French General, Ferdinand Foch (2 October 1851 – 20 March 1929) sent word to Allied commanders that "all hostilities will be stopped on the entire front beginning at 11 o'clock, November 11th (French hour), 1918, to finally end World War I.
The Treaty of Versailles was signed in June 1919 at the Paris Peace Conference.
An estimated 9 million soldiers were killed in combat, plus another 23 million wounded, while 5 million civilians died as a result of military action, hunger, and disease.
World War I caused four Empires to collapse, old countries were abolished, new ones were formed, boundaries were redrawn, international organizations were established, and new ideologies took a firm hold that contributed to the turmoil leading to World War II just 21 years later.
*The Treaty of Versailles
Resentment of the Treaty which punished Germany causing economic distress and humiliation helped the rise of Adolf Hitler and his Nazi Party.
*Rise of Nazism and Lebensraum
Nazism between 1933 and 1945 transformed Germany into a dictatorship with racism, Nazi eugenics (racial ideology of selective breeding of "Nordic" or "Aryan" traits) and antiSemitism, were central ideological features of the regime.
Lebensraum was an expansionist program by the Nazis, for territory needed outside of the German borders for its national existence and economic self-sufficiency.
The Great Depression was a worldwide economic depression between 1929 and 1939 caused by the stock market crash of October, 1929, which sent Wall Street into a panic and wiped out millions of investors causing consumer spending and investment to drop drastically, industrial output and employment declined as failing companies laid off workers.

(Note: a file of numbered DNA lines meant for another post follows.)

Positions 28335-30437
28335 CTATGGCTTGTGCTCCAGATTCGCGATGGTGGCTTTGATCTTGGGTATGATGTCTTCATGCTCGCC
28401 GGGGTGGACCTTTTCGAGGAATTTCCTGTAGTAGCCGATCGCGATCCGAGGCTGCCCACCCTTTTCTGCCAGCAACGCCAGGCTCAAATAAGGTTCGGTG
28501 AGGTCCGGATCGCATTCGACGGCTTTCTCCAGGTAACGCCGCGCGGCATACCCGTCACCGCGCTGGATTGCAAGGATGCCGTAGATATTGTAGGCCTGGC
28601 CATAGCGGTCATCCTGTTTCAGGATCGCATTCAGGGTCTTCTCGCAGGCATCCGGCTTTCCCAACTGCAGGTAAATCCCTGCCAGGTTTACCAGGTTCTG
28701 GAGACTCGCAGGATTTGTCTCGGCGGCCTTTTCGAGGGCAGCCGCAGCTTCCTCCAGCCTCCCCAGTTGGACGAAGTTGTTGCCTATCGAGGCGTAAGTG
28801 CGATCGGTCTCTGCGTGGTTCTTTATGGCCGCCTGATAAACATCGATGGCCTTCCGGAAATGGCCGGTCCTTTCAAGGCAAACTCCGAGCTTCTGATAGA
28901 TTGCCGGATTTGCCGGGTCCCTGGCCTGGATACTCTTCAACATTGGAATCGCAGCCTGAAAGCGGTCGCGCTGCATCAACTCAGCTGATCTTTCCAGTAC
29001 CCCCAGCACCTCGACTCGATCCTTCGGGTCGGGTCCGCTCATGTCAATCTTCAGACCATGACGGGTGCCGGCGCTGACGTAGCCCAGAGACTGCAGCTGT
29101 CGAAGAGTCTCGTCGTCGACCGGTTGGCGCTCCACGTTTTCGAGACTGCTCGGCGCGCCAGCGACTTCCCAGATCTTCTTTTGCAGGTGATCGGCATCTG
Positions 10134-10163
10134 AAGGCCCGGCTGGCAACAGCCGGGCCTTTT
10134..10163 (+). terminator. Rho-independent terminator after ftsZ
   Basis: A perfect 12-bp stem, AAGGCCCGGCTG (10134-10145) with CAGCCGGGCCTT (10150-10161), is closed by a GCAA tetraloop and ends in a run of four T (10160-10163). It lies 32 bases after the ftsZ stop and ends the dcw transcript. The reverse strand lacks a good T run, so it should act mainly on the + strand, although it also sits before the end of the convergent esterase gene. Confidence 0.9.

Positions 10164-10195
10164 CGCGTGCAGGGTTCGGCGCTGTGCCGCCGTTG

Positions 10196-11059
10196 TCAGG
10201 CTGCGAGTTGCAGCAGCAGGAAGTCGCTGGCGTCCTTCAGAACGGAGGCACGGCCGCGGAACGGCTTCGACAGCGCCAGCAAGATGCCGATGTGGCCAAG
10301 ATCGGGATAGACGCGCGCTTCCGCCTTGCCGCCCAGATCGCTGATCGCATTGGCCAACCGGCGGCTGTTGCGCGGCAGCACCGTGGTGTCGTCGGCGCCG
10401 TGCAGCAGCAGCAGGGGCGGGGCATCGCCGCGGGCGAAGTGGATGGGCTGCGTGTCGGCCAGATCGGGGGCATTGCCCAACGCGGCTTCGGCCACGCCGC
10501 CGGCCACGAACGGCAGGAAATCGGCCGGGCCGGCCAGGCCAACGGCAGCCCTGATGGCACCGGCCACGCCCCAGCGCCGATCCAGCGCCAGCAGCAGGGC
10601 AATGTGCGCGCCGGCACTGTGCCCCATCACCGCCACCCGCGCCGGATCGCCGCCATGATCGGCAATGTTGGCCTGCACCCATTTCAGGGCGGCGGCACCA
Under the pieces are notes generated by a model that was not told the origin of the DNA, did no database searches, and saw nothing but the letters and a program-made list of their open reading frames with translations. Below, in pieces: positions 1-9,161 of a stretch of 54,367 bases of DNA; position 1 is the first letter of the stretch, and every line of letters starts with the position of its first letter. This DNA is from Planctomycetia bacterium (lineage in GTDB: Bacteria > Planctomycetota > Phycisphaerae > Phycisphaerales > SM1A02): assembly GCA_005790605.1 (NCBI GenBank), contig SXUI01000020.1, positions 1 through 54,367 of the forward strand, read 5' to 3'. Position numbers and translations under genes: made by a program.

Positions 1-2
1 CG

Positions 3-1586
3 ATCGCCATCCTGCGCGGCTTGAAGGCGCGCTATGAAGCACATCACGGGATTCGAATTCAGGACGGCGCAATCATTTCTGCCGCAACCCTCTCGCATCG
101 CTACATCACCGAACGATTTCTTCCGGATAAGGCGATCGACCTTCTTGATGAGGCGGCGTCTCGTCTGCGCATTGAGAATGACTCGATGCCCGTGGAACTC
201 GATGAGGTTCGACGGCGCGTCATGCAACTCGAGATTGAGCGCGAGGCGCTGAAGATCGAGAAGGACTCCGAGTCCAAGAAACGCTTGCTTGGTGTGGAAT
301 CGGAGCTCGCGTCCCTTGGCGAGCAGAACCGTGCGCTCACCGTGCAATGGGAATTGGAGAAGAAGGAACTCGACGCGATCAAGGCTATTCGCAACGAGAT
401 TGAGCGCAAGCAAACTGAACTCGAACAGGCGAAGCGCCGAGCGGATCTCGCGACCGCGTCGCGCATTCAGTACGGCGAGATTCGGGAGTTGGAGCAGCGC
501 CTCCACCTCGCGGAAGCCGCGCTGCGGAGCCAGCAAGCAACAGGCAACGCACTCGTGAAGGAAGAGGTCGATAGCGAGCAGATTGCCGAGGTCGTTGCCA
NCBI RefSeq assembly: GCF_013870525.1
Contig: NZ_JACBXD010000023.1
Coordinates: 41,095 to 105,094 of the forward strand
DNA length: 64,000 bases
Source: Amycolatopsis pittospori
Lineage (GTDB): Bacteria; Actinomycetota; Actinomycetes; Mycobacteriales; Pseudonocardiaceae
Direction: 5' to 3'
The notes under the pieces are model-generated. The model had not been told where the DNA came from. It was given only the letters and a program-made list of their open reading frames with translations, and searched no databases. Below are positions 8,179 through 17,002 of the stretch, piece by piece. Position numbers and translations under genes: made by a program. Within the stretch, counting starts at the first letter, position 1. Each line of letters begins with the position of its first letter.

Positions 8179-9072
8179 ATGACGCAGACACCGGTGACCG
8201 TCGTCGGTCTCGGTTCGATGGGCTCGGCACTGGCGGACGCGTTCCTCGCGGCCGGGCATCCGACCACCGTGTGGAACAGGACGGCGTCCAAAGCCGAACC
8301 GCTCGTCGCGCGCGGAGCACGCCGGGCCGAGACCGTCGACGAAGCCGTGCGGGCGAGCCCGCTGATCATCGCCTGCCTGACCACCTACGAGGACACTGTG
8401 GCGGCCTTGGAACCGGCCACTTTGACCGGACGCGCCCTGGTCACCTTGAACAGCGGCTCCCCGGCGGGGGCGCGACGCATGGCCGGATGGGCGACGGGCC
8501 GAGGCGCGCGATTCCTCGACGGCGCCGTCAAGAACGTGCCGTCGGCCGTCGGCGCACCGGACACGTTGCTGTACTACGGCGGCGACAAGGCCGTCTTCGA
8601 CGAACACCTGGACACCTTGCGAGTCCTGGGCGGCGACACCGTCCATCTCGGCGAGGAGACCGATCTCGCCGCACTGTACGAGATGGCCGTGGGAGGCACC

*Failure of the League of Nations
The League of Nations was formed to prevent a repetition of the First World War but, economic depression, nationalism, weakened successor states, the USA's policy of isolation and Britain and France ignored the League in their efforts to appease Hitler.
*Rise of Extremism
World War I destroyed empires, created numerous new nation-states, encouraged independence movements in Europe's colonies and led directly to the Russian Revolution which brought Soviet communism and the rise of fascism in Nazi Germany.
*Failure of Appeasement
Appeasement encouraged Hitler, made him more aggressive and more powerful through more land by invasion, more soldiers, workers, raw materials, weapons and industries.
When Germany seized the remainder of Czechoslovakia in March, 1939 it was clear that appeasement had failed.
Britain's, Prime Minister, Neville Chamberlain' misguided belief in 'peace in our time' was replaced by a reluctant acceptance of the inevitability of war.
The legacy of World War I brought devastation, loss, and tragedy on an immense scale.
After 1918, soldiers and civilians returned to their shattered communities that were often no longer recognizable.
They faced the huge task of clearing the battlefields, and re-building their homes and lives.
They also faced the sad reality of exhuming the remains of soldiers from the battlefields.
The two major, international conflicts that occurred during the first half of the 20th century were:
1. World War I (1914–1918)
2. World War II (1939–1945)
Henry Nicholas John Gunther (June 6, 1895 – November 11, 1918), an American soldier was killed at 10:59 a.m., about one minute before the Armistice was to take effect at 11:00 a.m.
British soldier, Bertie Felstead, who participated in the Christmas Truce of World War I, died in August, 2001 at the age of 106.
British soldier, Alfred Anderson, a Scottish joiner who also participated in the Christmas Truce of World War I, died at the age of 109, in November, 2005.
Alfred Anderson said: "I'll give Christmas Day 1914 a brief thought, as I do every year. And I'll think about all my friends who never made it home. But it's too sad to think too much about it. Far too sad."
The last combat veteran of World War I was Claude Choules (3 March 1901 – 5 May 2011), who served in the British Royal Navy (and later the Royal Australian Navy) and died on the 5th of May, 2011, aged 110.
The last veteran who served in the trenches was Harry Patch (British Army), dubbed "the Last Fighting Tommy", was the oldest combat veteran of the First World War who died on the 25th of July, 2009, aged 111.